Malcolm Gladwell and the Twitter backlash
Call it, as one Twitter commenter did, "The Slipping Point."
As news and reaction from the Tahrir Square protests have lit up social media sites, including Twitter, so too has a parallel stream of gloating from the Twitterati about how the historic demonstrations have proved prolific New Yorker writer, and social media skeptic, Malcolm Gladwell wrong.
Gladwell, the popular author of "The Tipping Point" and other books, penned a New Yorker column in October that cast doubt on the ability of social media networks to foment significant social change. Titled "Small Change: Why the revolution will not be tweeted," Gladwell's essay dumped cold water on claims that 2009 revolutions in Moldova and Iran were galvanized through such networks.
To Gladwell, social media "are built around weak ties. Twitter is a way of following (or being followed by) people you may never have met. Facebook is a tool for efficiently managing your acquaintances, for keeping up with the people you would not otherwise be able to stay in touch with." What mattered more, where activism was concerned, was people's strong personal ties to the causes and fellow protesters at hand.
To the Twitterverse, however, events in Egypt this week have proved Gladwell misguided. The protesters used Facebook and Twitter to help coordinate their events, and publicize the rallies, to such a degree that government officials moved to temporarily ban access to social networking site and the Internet.
On Thursday, Sen. Dianne Feinstein (D-Calif.) went so far as to say she was concerned that the CIA had missed signs of the budding demonstrations that were available on Facebook and other public Web sites used by organizers.
Let the gloating begin:
Take that, Malcolm Gladwell! Nobody ever made a sign that said "Thank you, fax machine!" http://t.co/kWId43y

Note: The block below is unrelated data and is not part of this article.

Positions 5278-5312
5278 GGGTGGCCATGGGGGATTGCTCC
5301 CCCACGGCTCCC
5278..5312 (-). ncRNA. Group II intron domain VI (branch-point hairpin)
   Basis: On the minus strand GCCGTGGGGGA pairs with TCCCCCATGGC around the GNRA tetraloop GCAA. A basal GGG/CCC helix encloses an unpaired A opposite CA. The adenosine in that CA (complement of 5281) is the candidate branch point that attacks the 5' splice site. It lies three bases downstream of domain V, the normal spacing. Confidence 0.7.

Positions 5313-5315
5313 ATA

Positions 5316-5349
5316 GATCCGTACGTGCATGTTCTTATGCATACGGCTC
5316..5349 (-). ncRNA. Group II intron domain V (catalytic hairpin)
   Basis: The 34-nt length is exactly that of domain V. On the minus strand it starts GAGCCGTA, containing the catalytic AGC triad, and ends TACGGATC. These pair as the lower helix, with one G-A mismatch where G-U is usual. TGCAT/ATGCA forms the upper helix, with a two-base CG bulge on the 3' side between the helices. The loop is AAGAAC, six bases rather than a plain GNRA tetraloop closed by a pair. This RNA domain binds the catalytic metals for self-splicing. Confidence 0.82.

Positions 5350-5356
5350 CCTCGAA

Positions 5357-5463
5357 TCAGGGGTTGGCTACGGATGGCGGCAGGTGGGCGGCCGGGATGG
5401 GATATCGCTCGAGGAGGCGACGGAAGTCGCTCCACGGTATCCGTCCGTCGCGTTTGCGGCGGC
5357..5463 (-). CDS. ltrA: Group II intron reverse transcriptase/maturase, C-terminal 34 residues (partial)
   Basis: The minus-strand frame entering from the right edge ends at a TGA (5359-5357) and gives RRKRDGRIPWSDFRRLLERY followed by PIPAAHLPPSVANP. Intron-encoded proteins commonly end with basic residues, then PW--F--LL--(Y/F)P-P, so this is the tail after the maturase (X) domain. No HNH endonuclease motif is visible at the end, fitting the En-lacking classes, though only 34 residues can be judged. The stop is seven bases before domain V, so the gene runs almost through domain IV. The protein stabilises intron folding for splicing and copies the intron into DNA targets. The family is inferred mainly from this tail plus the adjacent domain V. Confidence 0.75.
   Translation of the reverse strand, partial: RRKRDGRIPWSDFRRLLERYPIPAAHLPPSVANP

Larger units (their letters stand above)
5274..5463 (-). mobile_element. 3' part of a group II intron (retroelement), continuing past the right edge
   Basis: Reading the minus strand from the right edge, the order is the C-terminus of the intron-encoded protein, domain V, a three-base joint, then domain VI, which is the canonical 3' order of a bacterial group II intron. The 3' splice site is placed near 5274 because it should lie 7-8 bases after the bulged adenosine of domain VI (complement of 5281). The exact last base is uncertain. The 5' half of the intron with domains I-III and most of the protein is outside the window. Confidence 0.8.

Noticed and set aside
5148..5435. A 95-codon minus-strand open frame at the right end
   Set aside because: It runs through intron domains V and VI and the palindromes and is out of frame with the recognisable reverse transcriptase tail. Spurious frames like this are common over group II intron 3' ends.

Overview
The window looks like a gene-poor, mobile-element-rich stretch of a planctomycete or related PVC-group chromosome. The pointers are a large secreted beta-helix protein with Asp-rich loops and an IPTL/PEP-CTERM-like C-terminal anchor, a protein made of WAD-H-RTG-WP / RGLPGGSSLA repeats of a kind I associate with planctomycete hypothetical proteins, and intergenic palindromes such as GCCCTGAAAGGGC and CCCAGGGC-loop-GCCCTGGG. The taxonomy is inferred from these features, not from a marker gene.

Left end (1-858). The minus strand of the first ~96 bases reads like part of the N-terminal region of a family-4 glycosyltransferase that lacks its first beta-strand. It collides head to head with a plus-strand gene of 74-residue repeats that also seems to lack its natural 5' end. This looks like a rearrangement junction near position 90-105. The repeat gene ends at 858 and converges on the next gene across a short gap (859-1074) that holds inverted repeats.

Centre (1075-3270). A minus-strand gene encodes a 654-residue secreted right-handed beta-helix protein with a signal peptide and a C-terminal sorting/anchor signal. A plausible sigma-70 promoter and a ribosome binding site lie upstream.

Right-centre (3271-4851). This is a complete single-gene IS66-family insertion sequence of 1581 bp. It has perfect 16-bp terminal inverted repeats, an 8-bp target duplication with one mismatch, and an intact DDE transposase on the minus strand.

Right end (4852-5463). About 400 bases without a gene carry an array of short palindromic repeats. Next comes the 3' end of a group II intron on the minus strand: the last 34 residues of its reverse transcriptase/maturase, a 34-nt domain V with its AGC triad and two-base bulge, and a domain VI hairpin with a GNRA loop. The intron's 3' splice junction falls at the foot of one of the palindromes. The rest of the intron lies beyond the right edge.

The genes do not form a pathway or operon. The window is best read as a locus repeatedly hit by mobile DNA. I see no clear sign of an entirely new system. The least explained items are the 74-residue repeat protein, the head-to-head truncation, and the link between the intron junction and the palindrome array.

Twitter will not stop protesting until Malcolm Gladwell leaves office.
Even The Onion's parody newspaper Web site got into the action, casting a photo of a glum looking Gladwell under the headline: "Panicked Malcolm Gladwell Realizes Latest Theory Foretells End Of His Popularity".
What does Gladwell think of all this? We couldn't reach him, but he authored a short blog post this week, standing firmly behind his original theory:
Surely the least interesting fact about them is that some of the protesters may (or may not) have at one point or another employed some of the tools of the new media to communicate with one another. Please. People protested and brought down governments before Facebook was invented. They did it before the Internet came along. Barely anyone in East Germany in the nineteen-eighties had a phone -- and they ended up with hundreds of thousands of people in central Leipzig and brought down a regime that we all thought would last another hundred years -- and in the French Revolution the crowd in the streets spoke to one another with that strange, today largely unknown instrument known as the human voice. People with a grievance will always find ways to communicate with each other. How they choose to do it is less interesting, in the end, than why they were driven to do it in the first place.
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